I was inspired by the Dec 12, 2007 post on the Montessori Mama blog titled, "Seasonal Scissor Fun." I thought her pictures of the work were so lovely. Also, every year there is a shortage of flowers during the New England winter months in my classroom. So using evergreen boughs, dried orange peels and cloves instead of dried flowers for potpourri seemed a seasonal solution. Inviting into the classroom this collection of scents was also attractive. Last week I put out orange peel cutting. The children loved it. I would catch them snipping and smelling the small slivers that they scissored. I placed a canning jar besides the work with its lid propped open. After a child cut several peels down to rather small segments and had collected these in a small bowl, they poured them into this jar to await the completion of another material. Evergreen bough scissoring.
I carefully copied the constructed tray posted on Montessori Mama's blog. I added a small basket to the tray for the remaining pieces of Evergreen bough stems. They emptied these into the trash but could compost them. This afternoon I watched a young child trim the needles from a small branch. Again, she stopped now and then just to smell the scent. The cut needles were gathered in a small bowl like the orange peels and placed in a second canning jar.
Evergreen bough scissoring
also in Practical Life
The child had now completed both orange peel and Evergreen scissoring. They got up and left the Practical Life area and walked over to the Botany materials selected the tray for making potpourri sachets. This work has many steps.
After removing each of the items from the tray onto a Practical Life table and returning the potpourri sachet tray to its shelf, the child took both the orange peel jar and Evergreen needles jar and placed them on the same table. Next, they scooped some of both of these prepared items and placed them into the wooden mortar. They added five cloves which they counted by placing one on each petal of a small flower plate. Next, they used the pistil to grind the materials together. After a few minutes, they opened and placed face down a pre-cut circle shaped piece of fabric. They also cut a length of ribbon. After spooning the ground ingredients into the center of the fabric circle, the child gather the edges of the fabric up into a cluster, the potpourri a ball in the base of the sachet. The child then twisted the fabric to hold all of its contents together and used a clothespin to hold it closed, while tying a colorful ribbon around it and securing the captured orange peels, needles and cloves. All was then cleaned up and returned to the appropriate shelves. Oh and do these winter potpourri sachets smell good...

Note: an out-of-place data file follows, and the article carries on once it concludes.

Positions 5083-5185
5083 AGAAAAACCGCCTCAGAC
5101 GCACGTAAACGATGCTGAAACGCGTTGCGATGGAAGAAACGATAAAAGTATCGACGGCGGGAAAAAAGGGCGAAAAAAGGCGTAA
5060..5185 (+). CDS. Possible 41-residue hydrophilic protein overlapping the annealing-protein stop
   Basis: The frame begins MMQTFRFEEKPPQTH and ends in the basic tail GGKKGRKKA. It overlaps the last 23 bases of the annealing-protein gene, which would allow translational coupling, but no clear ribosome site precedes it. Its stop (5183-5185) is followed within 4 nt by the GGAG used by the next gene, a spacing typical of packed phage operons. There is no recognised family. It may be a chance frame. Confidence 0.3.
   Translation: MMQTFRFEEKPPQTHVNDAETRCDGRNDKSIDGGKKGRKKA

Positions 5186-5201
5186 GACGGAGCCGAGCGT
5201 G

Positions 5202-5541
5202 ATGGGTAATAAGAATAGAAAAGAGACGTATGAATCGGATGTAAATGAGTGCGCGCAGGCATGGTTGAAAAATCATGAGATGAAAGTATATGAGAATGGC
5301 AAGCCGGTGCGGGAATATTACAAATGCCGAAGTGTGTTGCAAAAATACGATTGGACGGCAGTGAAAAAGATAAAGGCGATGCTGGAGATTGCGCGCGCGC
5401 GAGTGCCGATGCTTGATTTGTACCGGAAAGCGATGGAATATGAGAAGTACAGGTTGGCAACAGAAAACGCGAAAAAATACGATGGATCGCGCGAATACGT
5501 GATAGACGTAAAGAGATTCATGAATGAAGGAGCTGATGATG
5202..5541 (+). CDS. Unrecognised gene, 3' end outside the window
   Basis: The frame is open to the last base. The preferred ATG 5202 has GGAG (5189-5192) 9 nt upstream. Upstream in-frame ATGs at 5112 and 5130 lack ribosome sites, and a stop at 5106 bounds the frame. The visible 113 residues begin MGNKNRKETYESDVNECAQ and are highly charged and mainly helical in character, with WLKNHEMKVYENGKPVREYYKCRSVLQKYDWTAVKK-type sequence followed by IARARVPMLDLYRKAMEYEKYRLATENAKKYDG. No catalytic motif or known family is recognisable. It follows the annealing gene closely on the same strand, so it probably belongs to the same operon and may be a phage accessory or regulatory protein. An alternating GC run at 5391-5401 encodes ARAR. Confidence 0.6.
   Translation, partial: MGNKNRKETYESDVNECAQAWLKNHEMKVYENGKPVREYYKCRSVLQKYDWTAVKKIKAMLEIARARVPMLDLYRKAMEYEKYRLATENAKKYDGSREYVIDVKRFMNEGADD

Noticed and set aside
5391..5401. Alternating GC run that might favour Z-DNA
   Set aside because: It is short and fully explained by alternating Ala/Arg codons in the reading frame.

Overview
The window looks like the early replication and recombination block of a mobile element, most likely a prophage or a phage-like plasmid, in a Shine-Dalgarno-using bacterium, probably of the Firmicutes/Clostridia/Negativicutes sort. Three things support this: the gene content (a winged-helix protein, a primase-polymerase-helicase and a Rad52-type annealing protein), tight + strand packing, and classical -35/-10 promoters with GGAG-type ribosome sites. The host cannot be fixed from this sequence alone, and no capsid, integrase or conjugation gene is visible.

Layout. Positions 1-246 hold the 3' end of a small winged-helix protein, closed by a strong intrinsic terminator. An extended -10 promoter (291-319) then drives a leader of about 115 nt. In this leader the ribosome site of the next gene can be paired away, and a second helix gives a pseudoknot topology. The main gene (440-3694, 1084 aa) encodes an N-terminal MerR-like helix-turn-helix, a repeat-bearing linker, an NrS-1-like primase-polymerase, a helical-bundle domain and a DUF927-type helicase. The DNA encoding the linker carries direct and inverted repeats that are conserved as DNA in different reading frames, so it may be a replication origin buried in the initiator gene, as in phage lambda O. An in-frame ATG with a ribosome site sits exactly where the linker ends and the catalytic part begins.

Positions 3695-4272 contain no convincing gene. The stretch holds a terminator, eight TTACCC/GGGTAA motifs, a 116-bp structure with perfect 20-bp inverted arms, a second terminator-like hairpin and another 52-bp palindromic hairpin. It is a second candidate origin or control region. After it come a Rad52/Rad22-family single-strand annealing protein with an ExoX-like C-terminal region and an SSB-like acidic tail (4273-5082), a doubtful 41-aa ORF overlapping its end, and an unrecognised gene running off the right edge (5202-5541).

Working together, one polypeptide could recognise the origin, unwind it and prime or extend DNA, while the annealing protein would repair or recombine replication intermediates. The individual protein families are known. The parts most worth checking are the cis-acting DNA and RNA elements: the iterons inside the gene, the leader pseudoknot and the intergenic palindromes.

What is also great about this work is that it moves the child from one area of the environment to another and back. It links two areas of the classroom together via the completion of a singular material. Also the work gives testimony to the students that certain scents are more dominant during different seasons of the year. We eat so many Clementine oranges in my home during the winter months that providing the orange peel for the classroom shelf was quite simple. My assistant's left over Christmas tree provided ample boughs of pine needles for scissoring. As with most of the Practical Life materials, the most challenging task was putting a color coded tray together for the various work. In a school which was to be named by Maria Montessori as Sensorial Education, the coupling of Practical life with the aroma of a winter day seems perfect.